Need help?
Call now 0207 118 0808

GET PRICE NOW

Writer's Profile
Gareth Williams

Specialised Subjects

Engineering, Manufacturing, Project Management

I have a Master’s degree in Advanced Manufacturing Systems (with Merit) from a UK University and a BSc degree in Industrial Engineering. I have ten years experience in the economic evaluation of oil and gas projects with sensitivity analysis of economic parameters. I have experience in writing technical reports, project planning and control and also in creating/scheduling and maintaining detailed project schedules, monitoring and tracking a project’s timescale and resources. As head of the finance department for certain projects, I was responsible for designing and preparing invoices and handling the financial claims of contracts. I also prepared financial proposals.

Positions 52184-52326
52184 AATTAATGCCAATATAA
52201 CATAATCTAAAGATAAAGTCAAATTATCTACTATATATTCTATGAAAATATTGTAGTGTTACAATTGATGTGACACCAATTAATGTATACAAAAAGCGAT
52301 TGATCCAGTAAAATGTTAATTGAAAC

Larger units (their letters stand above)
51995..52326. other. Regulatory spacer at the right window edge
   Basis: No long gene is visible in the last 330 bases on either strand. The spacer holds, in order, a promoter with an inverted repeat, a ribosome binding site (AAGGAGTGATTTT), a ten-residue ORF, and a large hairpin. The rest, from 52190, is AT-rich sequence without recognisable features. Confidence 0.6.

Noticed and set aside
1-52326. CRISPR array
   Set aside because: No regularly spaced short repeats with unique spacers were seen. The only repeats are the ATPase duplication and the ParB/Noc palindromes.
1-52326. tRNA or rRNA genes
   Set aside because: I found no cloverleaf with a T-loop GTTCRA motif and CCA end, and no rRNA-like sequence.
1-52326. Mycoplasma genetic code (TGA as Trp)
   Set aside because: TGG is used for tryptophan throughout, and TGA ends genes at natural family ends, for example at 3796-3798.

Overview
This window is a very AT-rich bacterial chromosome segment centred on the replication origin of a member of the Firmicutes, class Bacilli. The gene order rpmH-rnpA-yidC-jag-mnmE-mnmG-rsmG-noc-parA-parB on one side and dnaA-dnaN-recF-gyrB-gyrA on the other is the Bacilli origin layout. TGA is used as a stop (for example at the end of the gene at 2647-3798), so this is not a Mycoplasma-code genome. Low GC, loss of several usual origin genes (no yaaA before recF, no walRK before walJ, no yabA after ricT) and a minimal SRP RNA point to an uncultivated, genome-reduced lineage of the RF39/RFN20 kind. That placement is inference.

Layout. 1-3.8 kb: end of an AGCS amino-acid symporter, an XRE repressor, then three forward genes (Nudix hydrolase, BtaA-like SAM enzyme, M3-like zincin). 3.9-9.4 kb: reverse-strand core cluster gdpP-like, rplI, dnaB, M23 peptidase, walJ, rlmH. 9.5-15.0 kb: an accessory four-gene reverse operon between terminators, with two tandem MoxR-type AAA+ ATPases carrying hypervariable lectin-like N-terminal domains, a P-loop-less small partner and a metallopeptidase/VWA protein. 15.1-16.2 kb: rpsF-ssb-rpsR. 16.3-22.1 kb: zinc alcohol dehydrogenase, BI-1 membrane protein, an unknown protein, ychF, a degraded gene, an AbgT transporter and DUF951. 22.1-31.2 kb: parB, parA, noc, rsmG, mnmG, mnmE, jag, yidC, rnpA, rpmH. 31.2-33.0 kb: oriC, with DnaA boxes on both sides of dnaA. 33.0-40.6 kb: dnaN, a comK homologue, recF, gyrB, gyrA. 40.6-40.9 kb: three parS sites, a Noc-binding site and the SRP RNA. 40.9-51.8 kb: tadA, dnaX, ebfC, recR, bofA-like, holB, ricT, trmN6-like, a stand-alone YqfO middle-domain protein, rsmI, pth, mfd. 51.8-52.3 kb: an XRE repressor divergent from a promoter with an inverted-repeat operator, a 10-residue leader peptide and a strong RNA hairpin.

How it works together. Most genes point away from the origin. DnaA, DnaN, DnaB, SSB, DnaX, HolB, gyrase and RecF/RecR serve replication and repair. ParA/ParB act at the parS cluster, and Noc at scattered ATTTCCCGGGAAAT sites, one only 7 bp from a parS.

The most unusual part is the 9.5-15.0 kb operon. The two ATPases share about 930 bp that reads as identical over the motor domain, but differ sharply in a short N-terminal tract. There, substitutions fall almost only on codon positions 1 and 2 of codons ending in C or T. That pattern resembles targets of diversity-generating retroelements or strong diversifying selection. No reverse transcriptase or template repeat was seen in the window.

I am an experienced database developer; I can use my expertise in database development and implementation to develop database applications.

I have worked on total quality management, quality control, project control, production planning and reliability, maintenance planning, and engineering economy.

Evaluating Green Supply Chain Management (GSCM) with KPFs using an Analytical Hierarchy Process

Introduction

In the last decade there has been a growing awareness of the disastrous effects of environmental pollution on the planet. The need to adopt green manufacturing and green supply chains in industry is therefore not just recommended but is mandatory. Several laws are being enforced and there are now policies designed to reduce the carbon footprint of industries. This has prompted the management of most industries to develop manufacturing and supply chain practices which incorporate environmentally friendly strategies. (Srivastava, 2007). The most important question for industry is how to evaluate and decrease the environmental impact of their manufacturing processes and supply chains, while maintaining high standards of performance as well as revenue (Rao, P & Holt, 2005).